Domestic and Regional Implications of Escalated Saudi-Iran Conflict

(BESA Center for Strategic Studies-Bar-Ilan University) Joshua Teitelbaum - By executing prominent Shiite leader Nimr al-Nimr, the Saudi King and his son the Deputy Crown Prince sent a strong signal to Iran, to the kingdom's beleaguered Shiite minority, and to the world. Saudi Arabia is still at its core a Wahhabi state, and traditionally Wahhabism abhors Shi'ism as a perversion of the true Islamic creed. Nimr called openly for God to take the lives of the Saudi dynasty. For the Saudis he was a leader who had to be stopped. To its Iranian Shiite rival, Sunni Riyadh was saying that it would absolutely not tolerate intervention in its internal affairs. It was telling its own Shiites that it would not allow "Arab Spring"-like dissent. And to the world, Salman and Muhammad were signaling that the Saudis were growing into their new role as a defender and leader of the Sunni Muslim countries. In the background is the perception in the kingdom, not unfounded, that the Obama administration is abandoning its traditional allies. Washington's acquiescence to the Iran deal left Iran a nuclear threshold state, unfettered to continue its military ballistic missile program and advance a hostile regional agenda. Foreign Minister Adel al-Jubeir is heading the Saudi diplomatic effort against Iran. Jubeir, Riyadh's former ambassador to Washington, remembers that in 2011 the Iranians tried to have him assassinated. The writer is a professor of Middle Eastern Studies at Bar-Ilan University.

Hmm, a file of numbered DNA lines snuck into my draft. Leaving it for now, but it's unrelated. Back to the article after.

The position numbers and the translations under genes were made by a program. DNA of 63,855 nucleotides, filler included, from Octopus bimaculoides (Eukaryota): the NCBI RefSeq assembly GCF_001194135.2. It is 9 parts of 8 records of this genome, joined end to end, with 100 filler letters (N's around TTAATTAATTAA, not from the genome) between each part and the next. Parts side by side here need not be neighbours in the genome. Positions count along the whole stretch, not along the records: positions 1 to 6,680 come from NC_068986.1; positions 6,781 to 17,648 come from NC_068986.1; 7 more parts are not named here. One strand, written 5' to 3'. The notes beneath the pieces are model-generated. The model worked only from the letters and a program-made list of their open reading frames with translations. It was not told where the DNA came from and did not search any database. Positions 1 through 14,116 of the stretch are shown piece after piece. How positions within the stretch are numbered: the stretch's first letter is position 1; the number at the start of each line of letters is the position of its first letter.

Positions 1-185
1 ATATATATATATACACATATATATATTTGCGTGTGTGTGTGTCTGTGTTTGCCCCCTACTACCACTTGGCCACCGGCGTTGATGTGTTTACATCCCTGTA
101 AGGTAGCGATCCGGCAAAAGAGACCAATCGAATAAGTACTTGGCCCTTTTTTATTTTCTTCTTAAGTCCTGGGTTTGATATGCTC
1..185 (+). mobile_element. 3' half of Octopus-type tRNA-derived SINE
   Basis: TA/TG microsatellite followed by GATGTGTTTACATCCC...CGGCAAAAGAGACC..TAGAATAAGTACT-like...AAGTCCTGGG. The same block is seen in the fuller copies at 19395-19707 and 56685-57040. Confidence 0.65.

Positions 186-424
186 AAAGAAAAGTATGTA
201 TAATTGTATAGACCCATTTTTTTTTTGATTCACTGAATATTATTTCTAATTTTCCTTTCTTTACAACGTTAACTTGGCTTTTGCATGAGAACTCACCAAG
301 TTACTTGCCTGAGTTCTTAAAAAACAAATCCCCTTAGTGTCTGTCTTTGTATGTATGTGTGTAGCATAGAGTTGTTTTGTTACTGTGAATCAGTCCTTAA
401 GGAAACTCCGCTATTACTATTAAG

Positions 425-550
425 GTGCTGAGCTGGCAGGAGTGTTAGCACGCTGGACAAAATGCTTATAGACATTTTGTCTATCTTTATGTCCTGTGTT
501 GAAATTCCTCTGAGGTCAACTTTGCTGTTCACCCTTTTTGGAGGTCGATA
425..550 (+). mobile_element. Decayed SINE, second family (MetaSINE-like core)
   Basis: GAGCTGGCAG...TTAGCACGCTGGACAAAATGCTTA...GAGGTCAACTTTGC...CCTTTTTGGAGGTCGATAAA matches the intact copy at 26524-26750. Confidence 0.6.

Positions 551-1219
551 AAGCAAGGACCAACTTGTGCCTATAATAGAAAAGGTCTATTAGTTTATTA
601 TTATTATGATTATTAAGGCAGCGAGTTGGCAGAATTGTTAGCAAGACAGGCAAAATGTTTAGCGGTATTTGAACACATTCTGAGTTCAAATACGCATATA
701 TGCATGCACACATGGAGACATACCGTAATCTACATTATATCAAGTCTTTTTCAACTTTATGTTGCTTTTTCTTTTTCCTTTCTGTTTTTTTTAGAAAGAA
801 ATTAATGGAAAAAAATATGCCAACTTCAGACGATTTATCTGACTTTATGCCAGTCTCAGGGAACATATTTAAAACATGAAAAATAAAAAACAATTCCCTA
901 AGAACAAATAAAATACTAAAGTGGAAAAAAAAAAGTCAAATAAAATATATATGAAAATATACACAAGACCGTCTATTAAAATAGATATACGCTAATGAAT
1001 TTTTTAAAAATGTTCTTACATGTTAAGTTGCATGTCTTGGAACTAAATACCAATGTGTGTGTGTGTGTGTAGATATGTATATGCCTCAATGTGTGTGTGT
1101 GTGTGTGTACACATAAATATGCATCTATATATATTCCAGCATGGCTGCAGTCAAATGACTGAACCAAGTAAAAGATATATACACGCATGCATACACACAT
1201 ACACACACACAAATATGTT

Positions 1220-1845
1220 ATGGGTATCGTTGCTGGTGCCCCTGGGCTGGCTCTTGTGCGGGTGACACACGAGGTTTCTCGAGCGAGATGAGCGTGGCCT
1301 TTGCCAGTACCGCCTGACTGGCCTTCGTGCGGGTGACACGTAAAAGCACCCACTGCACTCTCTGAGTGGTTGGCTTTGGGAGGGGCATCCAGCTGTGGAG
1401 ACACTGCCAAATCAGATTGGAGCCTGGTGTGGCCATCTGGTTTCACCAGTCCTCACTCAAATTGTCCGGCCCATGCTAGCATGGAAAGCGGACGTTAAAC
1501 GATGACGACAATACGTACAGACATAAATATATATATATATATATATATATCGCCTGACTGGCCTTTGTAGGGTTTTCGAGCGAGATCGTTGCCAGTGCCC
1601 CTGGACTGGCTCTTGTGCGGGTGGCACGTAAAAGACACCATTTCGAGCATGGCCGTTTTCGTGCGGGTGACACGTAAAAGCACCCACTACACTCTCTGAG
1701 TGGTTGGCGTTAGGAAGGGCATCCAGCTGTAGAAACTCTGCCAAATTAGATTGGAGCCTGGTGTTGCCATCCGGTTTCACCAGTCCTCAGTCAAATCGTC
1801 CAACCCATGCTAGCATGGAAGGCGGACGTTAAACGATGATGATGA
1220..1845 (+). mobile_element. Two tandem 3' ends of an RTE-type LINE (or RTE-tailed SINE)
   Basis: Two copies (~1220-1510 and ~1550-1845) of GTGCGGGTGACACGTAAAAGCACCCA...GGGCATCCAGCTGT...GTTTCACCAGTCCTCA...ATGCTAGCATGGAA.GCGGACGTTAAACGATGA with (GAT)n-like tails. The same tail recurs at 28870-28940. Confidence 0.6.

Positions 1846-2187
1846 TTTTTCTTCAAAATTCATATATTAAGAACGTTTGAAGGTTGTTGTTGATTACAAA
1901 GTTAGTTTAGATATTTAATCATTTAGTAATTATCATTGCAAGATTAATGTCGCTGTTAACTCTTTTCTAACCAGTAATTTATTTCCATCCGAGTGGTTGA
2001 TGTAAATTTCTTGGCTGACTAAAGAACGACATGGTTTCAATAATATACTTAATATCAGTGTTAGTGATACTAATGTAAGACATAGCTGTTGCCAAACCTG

2016-01-11 00:00:00

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